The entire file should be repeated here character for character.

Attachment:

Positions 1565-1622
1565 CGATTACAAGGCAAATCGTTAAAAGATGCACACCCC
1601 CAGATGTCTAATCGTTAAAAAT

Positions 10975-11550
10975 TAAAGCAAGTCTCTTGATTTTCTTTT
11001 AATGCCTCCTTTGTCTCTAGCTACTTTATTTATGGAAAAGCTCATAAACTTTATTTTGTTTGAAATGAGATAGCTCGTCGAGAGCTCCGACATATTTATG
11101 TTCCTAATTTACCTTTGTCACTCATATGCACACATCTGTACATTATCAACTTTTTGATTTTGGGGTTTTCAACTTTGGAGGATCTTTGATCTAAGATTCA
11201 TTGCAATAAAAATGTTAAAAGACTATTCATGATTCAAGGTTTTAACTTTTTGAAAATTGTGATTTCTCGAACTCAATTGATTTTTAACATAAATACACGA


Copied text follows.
Positions 1565-1622
1565 CGATTACAAGGCAAATCGTTAAAAGATGCACACCCC
1601 CAGATGTCTAATCGTTAAAAAT

Positions 10975-11550
10975 TAAAGCAAGTCTCTTGATTTTCTTTT
11001 AATGCCTCCTTTGTCTCTAGCTACTTTATTTATGGAAAAGCTCATAAACTTTATTTTGTTTGAAATGAGATAGCTCGTCGAGAGCTCCGACATATTTATG
11101 TTCCTAATTTACCTTTGTCACTCATATGCACACATCTGTACATTATCAACTTTTTGATTTTGGGGTTTTCAACTTTGGAGGATCTTTGATCTAAGATTCA
11201 TTGCAATAAAAATGTTAAAAGACTATTCATGATTCAAGGTTTTAACTTTTTGAAAATTGTGATTTCTCGAACTCAATTGATTTTTAACATAAATACACGA